30 August 2007

The Southeast Division Outlook, Part Four: Orlando Magic

The so-called Dog Days of Summer are here, which means the NBA season is still an eternity away -- and by 'an eternity', I mean 'two months'. Free-agents have been allowed to sign with teams for over a month, and there aren't any stars left in the pool. In other words, barring trades, most NBA teams have their core group of players in place, which means it's not unreasonable to start evaluating them.

Bearing that in mind, I thought I'd review the moves the Magic and their Southeast rivals made this summer and how those moves change the complexion of the division.

The Division Outlook series will run through this week and in alphabetical order by city. Today's post features the Orlando Magic.

Orlando Magic
Last season: 40-42, third in Southeast

  • Forward Adonal Foyle (via free-agency from Golden State)
  • Center Marcin Gortat (via 2005 draft)
  • Forward Rashard Lewis (via sign-and-trade with Seattle)
  • coach Stan Van Gundy (former Miami consultant)
  • Guard Travis Diener (via free-agency to Indiana)
  • coach Brian Hill (fired; now an assistant in New Jersey)
  • Guard Grant Hill (via free-agency to Phoenix)
  • Forward Darko Milicic (via free-agency to Memphis)
The Magic have been in the news more often this summer than at any other time in recent memory. The Billy Donovan Saga was memorable for all the wrong reasons, but the team was able to salvage that mess by hiring the offensive specialist Stan Van Gundy, a proven NBA coach. They followed that up by getting the most-coveted free-agent available, Rashard Lewis, even though it meant vastly overpaying for him.

However, one could argue the Magic lost as much talent as they gained: Grant Hill and Darko Milicic, two starting-quality players, bolted to chase a championship and playing time, respectively. Those departures leave the Magic thin at shooting-guard and power-forward, with no clear-cut starter at either position yet. Signing Lewis compounded that issue by giving the Magic too many small-forwards; Hedo Turkoglu and Trevor Ariza will either have to lose playing time or start playing out-of-position, which isn't great in the least.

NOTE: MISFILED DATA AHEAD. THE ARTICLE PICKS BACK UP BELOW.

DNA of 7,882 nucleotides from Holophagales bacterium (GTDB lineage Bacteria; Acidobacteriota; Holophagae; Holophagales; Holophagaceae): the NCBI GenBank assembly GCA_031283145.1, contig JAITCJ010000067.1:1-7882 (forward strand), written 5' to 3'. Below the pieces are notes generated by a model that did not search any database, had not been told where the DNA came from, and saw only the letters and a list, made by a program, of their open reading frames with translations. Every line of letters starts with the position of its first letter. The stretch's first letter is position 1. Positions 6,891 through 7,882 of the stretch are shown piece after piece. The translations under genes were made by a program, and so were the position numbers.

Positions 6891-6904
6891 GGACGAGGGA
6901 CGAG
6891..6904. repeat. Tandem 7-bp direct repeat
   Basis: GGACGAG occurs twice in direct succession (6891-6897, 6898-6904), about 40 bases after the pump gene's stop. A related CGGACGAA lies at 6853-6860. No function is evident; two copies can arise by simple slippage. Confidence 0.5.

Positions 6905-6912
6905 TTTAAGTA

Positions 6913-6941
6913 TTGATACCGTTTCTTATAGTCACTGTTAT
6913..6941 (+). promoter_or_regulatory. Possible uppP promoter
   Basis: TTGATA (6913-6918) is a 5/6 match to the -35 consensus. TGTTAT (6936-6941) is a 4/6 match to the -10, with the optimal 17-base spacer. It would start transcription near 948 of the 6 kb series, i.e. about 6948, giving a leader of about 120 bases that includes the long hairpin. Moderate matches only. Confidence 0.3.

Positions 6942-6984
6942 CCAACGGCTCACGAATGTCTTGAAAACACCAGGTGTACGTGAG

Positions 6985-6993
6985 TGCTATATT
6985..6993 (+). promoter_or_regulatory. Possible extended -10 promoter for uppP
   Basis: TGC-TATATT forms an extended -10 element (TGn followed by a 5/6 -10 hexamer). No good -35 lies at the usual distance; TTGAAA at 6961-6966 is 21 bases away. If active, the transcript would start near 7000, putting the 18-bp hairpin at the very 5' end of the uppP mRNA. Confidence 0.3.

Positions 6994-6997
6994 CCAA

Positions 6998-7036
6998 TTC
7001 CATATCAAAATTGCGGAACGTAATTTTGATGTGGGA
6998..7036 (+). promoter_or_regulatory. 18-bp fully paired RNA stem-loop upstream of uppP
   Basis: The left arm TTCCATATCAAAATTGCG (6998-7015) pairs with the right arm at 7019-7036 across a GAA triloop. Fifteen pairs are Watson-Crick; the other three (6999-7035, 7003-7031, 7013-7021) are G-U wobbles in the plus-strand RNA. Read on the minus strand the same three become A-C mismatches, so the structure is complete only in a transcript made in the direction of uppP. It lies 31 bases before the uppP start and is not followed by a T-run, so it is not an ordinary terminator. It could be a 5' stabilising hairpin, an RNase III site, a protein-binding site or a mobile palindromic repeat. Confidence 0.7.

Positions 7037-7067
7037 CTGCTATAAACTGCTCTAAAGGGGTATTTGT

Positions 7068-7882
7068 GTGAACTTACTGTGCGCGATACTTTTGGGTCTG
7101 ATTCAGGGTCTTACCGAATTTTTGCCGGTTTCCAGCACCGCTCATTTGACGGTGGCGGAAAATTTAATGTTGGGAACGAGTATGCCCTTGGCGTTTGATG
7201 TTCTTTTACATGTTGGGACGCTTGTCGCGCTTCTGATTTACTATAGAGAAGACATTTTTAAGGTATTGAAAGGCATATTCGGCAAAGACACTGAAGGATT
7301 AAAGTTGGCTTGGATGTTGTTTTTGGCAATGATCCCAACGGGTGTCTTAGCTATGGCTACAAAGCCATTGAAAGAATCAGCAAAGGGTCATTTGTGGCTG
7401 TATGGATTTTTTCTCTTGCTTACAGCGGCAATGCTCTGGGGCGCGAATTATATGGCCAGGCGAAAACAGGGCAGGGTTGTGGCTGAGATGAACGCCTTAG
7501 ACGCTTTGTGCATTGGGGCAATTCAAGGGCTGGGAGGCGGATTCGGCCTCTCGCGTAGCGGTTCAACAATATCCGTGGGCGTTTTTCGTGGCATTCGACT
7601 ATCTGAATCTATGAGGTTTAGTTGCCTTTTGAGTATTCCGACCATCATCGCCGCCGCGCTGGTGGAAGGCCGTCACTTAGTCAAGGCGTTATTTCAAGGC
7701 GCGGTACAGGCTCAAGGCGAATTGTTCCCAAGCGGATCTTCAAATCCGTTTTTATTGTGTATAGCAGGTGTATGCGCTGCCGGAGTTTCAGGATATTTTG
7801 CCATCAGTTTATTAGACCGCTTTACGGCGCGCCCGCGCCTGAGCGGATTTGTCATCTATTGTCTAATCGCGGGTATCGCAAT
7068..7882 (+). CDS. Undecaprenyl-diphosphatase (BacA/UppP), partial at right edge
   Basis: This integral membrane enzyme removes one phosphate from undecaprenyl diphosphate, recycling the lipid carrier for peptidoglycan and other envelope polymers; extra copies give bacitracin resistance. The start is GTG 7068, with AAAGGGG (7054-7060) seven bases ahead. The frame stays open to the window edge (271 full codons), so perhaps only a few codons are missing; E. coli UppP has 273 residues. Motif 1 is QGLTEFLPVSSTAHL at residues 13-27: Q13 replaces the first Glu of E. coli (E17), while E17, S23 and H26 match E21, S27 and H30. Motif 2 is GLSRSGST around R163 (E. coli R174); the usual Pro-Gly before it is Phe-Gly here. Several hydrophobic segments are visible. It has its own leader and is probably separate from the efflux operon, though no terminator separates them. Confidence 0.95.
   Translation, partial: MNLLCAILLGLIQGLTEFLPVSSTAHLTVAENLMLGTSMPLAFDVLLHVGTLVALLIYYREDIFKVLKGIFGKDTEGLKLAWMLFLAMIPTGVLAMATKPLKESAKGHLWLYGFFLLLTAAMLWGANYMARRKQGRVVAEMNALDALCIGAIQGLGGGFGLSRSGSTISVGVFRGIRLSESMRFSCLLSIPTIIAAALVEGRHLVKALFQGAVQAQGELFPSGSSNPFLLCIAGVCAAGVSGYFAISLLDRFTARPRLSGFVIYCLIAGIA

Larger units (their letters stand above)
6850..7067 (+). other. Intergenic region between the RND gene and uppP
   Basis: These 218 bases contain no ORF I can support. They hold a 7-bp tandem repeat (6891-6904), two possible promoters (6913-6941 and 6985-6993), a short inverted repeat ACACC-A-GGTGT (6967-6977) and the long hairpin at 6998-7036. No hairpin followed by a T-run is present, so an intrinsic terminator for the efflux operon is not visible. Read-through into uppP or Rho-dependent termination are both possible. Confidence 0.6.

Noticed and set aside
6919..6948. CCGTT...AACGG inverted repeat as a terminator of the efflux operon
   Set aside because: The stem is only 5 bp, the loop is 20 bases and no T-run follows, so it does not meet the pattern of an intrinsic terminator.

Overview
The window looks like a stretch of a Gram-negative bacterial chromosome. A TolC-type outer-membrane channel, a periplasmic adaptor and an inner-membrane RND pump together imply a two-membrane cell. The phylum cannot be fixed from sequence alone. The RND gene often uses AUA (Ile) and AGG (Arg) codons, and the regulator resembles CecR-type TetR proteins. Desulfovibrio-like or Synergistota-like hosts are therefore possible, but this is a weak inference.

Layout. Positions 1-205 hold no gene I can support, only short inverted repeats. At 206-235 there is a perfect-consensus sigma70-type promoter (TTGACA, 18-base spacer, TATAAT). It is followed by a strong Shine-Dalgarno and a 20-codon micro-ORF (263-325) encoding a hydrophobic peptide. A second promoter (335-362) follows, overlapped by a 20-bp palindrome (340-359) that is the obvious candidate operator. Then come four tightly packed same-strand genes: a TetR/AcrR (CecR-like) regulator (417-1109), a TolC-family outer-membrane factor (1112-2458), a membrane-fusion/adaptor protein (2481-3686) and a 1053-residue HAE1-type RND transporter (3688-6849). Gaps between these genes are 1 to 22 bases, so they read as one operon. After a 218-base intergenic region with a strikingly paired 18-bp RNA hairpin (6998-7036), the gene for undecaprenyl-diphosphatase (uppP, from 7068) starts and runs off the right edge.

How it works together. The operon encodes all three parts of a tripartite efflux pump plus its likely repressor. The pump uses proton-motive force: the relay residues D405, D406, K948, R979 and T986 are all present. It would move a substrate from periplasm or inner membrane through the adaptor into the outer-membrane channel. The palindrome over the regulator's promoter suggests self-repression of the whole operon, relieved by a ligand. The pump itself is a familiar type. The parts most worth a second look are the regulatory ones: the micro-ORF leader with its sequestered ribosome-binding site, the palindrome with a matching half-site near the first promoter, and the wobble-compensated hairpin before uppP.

Adonal Foyle provides the Magic with shot-blocking, but little else. He struggled to log minutes last season with Golden State, which runs an uptempo offensive system similar to the one Van Gundy figures to implement in Orlando. The other center, Marcin Gortat, is younger and more athletic, but will likely find himself behind Foyle on the depth chart because he will need time to adjust to playing against NBA-level talent after having spent the past several years playing in Poland.

But I'm not worried too much about any of that. Why? Stan Van Gundy is known for getting the best out of his players. In his first season as Miami's head coach, he improved the Heat by 17 games -- and this was in Dwyane Wade's rookie year, when he wasn't quite the player he is today. Oh, and that Shaq guy they have now wasn't there either. I'm not saying that the Magic are going to win 57 games, but I am saying is that they will improve. That said, they still have to contend with Washington and Miami for the division crown, and the Central and Atlantic divisions are filled with playoff contenders that could squeeze either of those two teams out of the playoffs.

1 comment:


I have a question.

While I agree that one could argue the Magic lost just as much as they gained this off season (even though I don't agree with that at all); how come there are so many people saying the Magic now have a void at shooting guard now that Grant Hill is gone (like they didn’t have one last season)?

Grant Hill never was a shooting guard, and never will be a shooting guard. Just because we lost the guy that was playing totally out of position, doesn't mean we have any more of a void there then we did last year.

In all actuality, the team could be better off actually playing the shooting guards on the roster that had to rot the bench last year as Grant and Keyon were playing the spot out of position.

While I wouldn’t mind Grant still being here as a bench player, I just don’t see a place for him. I truly don’t think the Magic will miss Grant.

As for Darko, I’m still upset about that loss. Depending on how his career goes, I might be left wondering what could have been here if Otis would have found a way to satisfy his sorry greedy-ass agent. I really wish we still had Darko.

Hopefully Foyle, Battie, and Gortat, along with Turk and Shard can hold our frontline over until we can land another quality player; who knows, maybe Fran Vasquez?

You also mentioned something about the offense Stan will run. While I’m looking forward to see what Stan does with these players, I don’t think his offense is anything like the offense Don Nelson runs. Nelson runs a full force run and gun, and I love watching it, but I think Stan is a little in between what Brian Hill did with defense, and what Nelson does was offense. That is the reason I think Foyle will fit in nicely, because I just can’t see us running a helter-skelter offense like GSW.

To jump to the conclusion, if this is our roster, and because we have Stan; I think we’re a 50 win team in the East.